• Langneset in Van Mijenfjord, between Sveagruva and Reindalen (5). All statements are explicitely critical regarding this site. Van Mijenfjord is the only fjord on the west coast of Spitsbergen that does still freeze during the late winter, at least in its inner reaches, as it is sheltered from the open sea by the island Akseløya. Hence, Van Mijenfjord is an important area for seals to give birth, and there seem to be several polar bears rather stationary in this area, including females who use the area to give birth in snow caves. Extending regular tours into this area is an idea that most people and institutions do not like. If the Sysselmannen takes the statements seriously, then this site should not have a chance to remain in the discussion.

The number of permits that will be issued in the end is not defined. In theory, it might be all sites or none. In any case, there will be strict regulations for the use of the huts: only within the context of organised tours, no additional traffic in the field and preferably non-motorized access etc. But some fear that it may be difficult to control how the huts are used and related tours are operated in practice, once the huts are there.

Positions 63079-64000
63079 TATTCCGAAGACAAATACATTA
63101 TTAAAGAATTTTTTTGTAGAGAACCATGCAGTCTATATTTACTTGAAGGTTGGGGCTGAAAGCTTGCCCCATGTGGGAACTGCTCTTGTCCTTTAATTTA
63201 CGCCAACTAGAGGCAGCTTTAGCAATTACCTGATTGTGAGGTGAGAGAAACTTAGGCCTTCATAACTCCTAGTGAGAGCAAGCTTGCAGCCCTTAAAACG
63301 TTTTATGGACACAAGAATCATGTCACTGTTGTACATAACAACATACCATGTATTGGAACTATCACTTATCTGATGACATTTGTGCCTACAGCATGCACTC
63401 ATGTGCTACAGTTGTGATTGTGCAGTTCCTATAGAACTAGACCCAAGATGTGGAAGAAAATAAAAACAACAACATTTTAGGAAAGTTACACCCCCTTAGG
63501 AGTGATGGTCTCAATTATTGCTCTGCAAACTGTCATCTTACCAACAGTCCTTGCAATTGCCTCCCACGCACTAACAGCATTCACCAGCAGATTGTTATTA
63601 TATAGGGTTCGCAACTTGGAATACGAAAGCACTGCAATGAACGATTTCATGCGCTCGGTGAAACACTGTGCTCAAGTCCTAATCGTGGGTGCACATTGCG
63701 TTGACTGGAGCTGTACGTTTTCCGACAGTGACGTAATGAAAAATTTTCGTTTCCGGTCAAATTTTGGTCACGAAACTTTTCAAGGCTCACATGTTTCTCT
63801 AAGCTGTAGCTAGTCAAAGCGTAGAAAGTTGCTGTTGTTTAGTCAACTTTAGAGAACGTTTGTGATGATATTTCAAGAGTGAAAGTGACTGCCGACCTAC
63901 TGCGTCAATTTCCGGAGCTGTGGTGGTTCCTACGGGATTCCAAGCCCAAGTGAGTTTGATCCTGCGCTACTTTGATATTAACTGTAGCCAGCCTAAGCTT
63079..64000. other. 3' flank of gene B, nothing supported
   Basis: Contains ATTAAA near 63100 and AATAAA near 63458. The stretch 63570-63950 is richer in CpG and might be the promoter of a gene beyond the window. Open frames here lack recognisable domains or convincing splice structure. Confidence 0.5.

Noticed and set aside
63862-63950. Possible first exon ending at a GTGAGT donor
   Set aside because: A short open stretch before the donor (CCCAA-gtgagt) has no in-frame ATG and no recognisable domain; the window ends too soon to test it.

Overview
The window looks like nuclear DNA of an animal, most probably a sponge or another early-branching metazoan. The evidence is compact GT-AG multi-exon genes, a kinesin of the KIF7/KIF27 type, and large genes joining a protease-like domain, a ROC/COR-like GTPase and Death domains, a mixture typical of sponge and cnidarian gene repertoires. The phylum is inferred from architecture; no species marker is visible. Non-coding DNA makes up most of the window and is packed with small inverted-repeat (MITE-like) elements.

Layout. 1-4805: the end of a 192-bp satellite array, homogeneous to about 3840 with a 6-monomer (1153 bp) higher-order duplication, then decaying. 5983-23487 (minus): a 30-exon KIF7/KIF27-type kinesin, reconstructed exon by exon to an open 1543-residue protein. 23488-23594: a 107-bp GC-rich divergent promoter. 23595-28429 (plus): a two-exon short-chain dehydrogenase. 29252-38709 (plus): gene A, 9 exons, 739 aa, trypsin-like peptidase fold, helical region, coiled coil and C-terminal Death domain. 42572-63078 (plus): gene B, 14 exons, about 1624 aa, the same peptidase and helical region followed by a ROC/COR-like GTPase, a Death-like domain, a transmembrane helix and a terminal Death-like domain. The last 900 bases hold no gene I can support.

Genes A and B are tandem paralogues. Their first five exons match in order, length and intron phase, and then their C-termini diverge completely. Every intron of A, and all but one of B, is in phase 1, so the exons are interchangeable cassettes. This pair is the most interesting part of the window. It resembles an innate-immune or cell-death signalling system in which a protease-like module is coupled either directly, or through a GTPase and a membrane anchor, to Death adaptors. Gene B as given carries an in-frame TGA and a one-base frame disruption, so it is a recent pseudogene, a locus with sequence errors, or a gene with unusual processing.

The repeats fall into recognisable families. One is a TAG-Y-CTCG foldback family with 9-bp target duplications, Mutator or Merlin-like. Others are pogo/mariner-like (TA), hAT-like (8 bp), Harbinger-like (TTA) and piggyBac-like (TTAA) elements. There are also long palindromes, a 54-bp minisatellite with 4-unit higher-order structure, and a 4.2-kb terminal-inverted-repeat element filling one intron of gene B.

Also the author of this article sees the establishment of new, permanent infrastructure in so-far largely untouched nature areas critically. If additional infrastructure is to be used in the field, then one might also opt for mobile solutions that can be used seasonally and easily be removed without a trace after the season. This would also make it easier to control the future development in case of unexpected, undesired developments.

Der Hyperittfossen, a waterfall at Elveneset in De Geerdalen: the mostly untouched landscape and nature would hardly benefit from a new hut.

Hyperittfossen, Elveneset

Source: Sysselmannen